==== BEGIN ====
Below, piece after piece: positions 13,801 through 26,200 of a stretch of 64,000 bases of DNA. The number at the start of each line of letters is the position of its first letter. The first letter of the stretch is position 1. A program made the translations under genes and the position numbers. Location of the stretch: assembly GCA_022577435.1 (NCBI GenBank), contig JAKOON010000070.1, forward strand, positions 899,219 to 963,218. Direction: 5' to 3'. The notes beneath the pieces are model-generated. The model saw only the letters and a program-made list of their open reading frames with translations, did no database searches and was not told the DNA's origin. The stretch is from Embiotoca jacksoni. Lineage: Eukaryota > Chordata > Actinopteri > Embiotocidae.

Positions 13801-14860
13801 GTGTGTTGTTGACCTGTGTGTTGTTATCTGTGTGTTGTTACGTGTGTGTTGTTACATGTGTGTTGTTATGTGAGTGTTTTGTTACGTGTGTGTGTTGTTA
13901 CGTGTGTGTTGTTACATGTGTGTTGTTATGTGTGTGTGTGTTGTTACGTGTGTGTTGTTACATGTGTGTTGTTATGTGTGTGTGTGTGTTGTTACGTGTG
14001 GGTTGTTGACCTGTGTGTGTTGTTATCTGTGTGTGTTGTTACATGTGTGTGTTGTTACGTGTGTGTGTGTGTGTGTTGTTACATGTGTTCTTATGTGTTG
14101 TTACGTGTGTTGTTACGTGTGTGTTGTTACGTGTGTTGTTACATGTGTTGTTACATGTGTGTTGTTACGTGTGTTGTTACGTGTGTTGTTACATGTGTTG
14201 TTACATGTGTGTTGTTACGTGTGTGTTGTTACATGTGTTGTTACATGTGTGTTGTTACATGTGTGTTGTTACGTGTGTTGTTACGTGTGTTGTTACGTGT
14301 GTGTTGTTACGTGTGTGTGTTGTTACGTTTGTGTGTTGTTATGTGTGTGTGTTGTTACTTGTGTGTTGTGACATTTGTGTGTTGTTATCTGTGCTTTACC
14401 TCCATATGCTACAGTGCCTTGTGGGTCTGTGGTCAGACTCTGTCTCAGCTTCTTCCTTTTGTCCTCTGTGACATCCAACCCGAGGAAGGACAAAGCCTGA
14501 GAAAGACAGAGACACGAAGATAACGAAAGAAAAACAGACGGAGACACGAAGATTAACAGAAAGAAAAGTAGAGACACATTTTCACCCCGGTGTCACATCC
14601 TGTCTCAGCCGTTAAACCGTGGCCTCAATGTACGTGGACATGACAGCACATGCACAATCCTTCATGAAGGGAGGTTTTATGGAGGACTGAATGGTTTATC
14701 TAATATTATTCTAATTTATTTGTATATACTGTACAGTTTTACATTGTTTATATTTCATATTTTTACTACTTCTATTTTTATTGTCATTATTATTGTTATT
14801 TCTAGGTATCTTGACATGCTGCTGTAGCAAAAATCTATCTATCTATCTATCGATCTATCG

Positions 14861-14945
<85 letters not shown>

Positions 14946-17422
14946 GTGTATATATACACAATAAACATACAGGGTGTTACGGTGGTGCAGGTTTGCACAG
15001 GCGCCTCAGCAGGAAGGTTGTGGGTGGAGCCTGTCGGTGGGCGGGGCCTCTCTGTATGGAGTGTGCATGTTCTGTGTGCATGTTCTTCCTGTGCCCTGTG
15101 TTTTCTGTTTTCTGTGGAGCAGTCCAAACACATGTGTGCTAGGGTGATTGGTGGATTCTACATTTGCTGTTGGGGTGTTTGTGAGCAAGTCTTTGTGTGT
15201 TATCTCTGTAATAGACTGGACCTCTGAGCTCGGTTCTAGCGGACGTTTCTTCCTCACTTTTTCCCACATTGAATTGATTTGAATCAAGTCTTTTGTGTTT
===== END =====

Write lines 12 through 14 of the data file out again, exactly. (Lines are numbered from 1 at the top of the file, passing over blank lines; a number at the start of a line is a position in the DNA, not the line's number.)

14701 TAATATTATTCTAATTTATTTGTATATACTGTACAGTTTTACATTGTTTATATTTCATATTTTTACTACTTCTATTTTTATTGTCATTATTATTGTTATT
14801 TCTAGGTATCTTGACATGCTGCTGTAGCAAAAATCTATCTATCTATCTATCGATCTATCG

Positions 14861-14945